• To handle new failures
    • To understand the standard exception hierarchy
    Exception Handling in C++
  • 3. Introduction
    • Exceptions
      • Indicate problems that occur during a program’s execution
      • Occur infrequently
    • Exception handling
      • Can resolve exceptions
        • Allow a program to continue executing or
        • Notify the user of the problem and
        • Terminate the program in a controlled manner
      • Makes programs robust and fault-tolerant
    Exception Handling in C++
  • 4. Exception Handling in C++
    • A standard mechanism for processing errors
      • Especially important when working on a project with a large team of programmers
    • C++ exception handling is much like Java’s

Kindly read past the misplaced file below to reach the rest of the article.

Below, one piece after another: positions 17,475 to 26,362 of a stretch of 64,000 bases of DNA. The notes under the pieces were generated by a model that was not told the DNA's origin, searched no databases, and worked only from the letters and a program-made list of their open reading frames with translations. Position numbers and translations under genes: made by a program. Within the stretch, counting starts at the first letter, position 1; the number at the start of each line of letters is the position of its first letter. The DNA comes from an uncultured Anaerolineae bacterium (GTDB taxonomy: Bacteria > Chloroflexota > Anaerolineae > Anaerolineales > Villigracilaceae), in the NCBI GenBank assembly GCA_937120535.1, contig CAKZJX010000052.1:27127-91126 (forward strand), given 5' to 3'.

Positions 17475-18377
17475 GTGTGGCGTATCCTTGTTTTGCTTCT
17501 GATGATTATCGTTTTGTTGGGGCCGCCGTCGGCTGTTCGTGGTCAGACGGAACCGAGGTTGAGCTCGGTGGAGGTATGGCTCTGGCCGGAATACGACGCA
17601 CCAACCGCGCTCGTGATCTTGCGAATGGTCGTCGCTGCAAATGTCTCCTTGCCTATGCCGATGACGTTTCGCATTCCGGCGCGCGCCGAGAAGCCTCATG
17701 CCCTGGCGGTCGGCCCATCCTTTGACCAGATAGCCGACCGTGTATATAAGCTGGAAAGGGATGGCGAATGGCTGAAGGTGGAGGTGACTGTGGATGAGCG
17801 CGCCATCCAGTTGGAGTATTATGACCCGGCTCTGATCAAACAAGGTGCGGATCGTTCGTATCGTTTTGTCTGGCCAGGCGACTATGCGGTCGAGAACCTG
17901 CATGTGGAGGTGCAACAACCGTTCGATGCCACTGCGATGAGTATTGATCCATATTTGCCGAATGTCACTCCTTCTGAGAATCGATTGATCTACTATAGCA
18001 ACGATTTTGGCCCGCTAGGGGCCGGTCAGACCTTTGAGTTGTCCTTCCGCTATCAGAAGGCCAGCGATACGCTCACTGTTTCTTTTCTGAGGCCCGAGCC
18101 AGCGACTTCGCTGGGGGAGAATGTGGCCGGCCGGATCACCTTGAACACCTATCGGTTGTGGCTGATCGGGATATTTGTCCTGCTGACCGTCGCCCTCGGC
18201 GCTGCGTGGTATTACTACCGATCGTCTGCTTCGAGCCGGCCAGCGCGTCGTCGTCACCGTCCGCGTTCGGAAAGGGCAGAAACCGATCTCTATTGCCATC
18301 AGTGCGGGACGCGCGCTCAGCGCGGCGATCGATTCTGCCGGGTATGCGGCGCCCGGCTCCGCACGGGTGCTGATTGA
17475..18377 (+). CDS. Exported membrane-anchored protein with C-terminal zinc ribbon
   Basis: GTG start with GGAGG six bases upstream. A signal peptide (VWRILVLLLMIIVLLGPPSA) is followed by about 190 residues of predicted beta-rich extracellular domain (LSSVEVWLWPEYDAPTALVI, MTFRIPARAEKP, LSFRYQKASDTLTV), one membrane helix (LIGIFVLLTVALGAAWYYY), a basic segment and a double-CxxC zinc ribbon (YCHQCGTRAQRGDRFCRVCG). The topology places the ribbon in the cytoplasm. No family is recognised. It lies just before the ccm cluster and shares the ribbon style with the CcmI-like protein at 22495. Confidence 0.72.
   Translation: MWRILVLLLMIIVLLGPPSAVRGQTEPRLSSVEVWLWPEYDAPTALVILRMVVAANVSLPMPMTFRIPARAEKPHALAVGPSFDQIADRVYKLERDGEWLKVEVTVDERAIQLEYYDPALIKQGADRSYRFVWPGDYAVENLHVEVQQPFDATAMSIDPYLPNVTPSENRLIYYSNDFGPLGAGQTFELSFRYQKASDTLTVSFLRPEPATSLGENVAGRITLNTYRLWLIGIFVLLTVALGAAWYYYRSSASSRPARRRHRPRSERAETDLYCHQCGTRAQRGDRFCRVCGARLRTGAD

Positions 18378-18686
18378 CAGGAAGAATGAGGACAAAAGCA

• Java’s exception handling is much like C ++
    Exception Handling in C++
  • 5. Fundamental Philosophy
    • Mechanism for sending an exception signal up the call stack
        • Regardless of intervening calls
    • Note: there is a mechanism based on same philosophy in C
        • setjmp(), longjmp()
        • See man pages
    Exception Handling in C++
  • 6. Traditional Exception Handling
    • Intermixing program and error-handling logic
      • Pseudocode outline Perform a task If the preceding task did not execute correctly Perform error processing Perform next task If the preceding task did not execute correctly Perform error processing …
    • Makes the program difficult to read, modify, maintain and debug